Chop up or grind, and add to stir-fry dishes and soup.
High sodium content: little additional salt needed. 

 

Seaweed

Kombu kelp

Makes good dashi stock. Often combined with katsuobushi bonito flakes to make dashi.
Add a small piece (1-2" square) when cooking steamed rice to improve flavor and aroma.
A large piece is often placed at the bottom of some dishes to prevent food from sticking to the pot.
Also used as a wrapper for sashimi, called kobujime.   
Do not wipe off the white powdery area on the surface. 



Wakame
Common ingredient for miso soup and sunomono salad.


Nori

For wrappers of sushi, onigiri rice balls, mochi and other grilled or deep-fried food (isobe-yaki, isobe-age).
Tear or cut into small pieces and add to ohitashi. Slice or cut into thin stick-shape and sprinkle over noodles and other dishes.
Lightly toast both sides over stove before use.
The glossy side should be on the outside of finished food when used as a wrapper.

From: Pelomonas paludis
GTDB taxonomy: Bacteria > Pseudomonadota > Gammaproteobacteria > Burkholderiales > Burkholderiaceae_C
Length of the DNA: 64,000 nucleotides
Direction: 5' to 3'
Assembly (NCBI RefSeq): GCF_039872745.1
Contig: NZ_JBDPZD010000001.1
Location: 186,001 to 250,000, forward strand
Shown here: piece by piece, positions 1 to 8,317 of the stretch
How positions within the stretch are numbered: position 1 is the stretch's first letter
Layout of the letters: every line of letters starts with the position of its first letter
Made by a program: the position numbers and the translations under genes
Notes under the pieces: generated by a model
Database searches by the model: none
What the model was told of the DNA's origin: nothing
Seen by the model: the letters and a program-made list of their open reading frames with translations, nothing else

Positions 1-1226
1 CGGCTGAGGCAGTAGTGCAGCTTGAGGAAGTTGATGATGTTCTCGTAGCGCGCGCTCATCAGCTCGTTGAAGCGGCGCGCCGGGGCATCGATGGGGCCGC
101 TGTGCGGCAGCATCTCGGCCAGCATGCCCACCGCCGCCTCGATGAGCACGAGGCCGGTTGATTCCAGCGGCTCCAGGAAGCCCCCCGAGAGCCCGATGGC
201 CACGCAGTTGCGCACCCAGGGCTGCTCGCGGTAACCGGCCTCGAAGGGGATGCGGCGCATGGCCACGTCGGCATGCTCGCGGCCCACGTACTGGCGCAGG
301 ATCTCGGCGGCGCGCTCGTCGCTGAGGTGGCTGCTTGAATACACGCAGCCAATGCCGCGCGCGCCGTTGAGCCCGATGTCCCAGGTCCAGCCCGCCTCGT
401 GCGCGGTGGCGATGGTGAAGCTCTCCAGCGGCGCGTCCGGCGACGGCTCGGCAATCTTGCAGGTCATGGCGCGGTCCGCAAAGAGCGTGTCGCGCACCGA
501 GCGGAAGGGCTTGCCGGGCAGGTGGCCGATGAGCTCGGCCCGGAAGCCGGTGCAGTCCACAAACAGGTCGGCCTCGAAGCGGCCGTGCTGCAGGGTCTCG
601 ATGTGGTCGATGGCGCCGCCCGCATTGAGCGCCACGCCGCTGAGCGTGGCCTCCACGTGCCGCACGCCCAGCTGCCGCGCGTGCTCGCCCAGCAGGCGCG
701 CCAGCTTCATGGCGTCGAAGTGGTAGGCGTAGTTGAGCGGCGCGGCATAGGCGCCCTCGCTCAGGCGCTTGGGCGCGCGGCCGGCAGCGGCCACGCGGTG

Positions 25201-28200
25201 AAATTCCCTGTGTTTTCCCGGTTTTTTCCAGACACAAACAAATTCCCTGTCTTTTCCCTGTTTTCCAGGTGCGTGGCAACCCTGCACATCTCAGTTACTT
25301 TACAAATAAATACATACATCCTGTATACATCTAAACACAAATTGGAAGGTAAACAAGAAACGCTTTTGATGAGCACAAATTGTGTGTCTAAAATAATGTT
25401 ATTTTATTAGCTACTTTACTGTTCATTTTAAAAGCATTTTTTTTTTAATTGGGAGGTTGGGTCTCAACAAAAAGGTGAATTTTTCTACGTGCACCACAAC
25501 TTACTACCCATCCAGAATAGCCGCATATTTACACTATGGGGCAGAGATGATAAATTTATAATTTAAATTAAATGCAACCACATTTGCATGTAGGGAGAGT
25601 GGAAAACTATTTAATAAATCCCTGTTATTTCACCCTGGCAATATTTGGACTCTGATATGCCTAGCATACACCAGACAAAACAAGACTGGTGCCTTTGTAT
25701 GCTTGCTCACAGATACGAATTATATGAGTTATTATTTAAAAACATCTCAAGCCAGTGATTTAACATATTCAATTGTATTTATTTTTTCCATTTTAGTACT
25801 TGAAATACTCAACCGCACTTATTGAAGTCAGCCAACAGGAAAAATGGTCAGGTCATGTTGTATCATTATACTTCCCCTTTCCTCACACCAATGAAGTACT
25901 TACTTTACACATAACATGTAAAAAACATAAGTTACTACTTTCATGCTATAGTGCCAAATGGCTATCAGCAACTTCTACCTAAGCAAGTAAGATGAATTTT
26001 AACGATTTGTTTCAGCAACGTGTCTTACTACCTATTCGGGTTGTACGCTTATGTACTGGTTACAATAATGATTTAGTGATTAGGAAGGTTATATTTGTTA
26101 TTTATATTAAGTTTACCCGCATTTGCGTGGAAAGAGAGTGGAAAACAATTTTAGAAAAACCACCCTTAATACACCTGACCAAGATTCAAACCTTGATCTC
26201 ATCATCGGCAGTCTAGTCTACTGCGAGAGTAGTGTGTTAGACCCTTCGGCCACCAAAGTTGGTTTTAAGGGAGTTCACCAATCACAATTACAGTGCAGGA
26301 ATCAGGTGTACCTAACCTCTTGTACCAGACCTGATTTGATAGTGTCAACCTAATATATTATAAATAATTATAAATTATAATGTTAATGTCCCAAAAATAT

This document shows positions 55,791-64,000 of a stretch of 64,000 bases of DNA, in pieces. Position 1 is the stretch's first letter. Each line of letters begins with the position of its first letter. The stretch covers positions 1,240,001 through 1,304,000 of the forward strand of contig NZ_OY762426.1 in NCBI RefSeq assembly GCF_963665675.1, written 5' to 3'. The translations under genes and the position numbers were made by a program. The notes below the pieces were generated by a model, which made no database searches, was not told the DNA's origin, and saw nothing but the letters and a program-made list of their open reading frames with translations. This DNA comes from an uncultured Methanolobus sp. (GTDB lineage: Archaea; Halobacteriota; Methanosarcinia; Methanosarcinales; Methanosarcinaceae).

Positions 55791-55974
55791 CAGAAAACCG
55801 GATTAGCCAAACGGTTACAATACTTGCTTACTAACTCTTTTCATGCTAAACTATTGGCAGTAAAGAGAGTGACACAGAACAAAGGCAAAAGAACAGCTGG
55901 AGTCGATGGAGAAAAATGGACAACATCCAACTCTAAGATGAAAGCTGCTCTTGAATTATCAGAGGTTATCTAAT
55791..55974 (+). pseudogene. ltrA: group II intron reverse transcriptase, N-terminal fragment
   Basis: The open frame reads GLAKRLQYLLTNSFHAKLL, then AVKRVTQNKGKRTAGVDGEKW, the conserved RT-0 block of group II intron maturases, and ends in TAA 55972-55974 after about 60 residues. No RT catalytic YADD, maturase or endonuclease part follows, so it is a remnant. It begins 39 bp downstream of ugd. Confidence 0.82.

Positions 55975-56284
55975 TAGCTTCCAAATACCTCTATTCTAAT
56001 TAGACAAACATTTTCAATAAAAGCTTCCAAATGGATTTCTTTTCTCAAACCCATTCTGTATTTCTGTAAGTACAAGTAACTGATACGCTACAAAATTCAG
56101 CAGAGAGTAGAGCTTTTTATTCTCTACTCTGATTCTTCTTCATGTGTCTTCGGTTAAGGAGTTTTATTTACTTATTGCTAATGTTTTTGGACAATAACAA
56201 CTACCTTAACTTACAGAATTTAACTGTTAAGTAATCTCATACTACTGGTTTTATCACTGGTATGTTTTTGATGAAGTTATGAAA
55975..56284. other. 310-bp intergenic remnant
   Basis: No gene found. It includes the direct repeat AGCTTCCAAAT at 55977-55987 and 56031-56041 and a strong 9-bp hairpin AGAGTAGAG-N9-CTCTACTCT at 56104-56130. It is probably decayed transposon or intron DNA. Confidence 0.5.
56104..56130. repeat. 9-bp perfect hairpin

Hijiki

Soak in water for 30 minutes before use.










Aonori

For okonomiyaki savory pancake topping. Mix into tempura batter as a variation.


Noodles (side dishes)

Harusame mung bean vermicelli

Those made of mung beans are mostly for Chinese and Thai dishes.
Soak in cold water for 20-30 minutes before use.

If noodles look very opaque (white), check the ingredients. If potato starch is blended, you need to adjust the cooking time, as noodles made with potato starch tend to absorb more moisture in a shorter time. Their texture tends to be softer (gooey, if cooking time is not adjusted).

Japanese harusame noodles are generally made of potato starch. Because of my preference, harusame in my recipes is mostly mung bean vermicelli.


Korean harusame

Made of sweet potato starch, and noodles stay relatively firm when cooked. For japchae and soup.
A great substitute for kuzukiri noodles (below) in nabe hotpot.



Kuzukiri

Clear noodles made from kudzu starch. For salad and nabe hotpot.


(Last updated: January 31, 2015)

Noodles (main dishes)


Soba 

Buckwheat noodles. When cooking dried noodles, quickly chill boiled noodles in cold water and rub them with hands until sliminess on the surface disappears. Rinse well by changing water until water runs clear.This process makes a huge difference in texture and taste when served either cold or hot.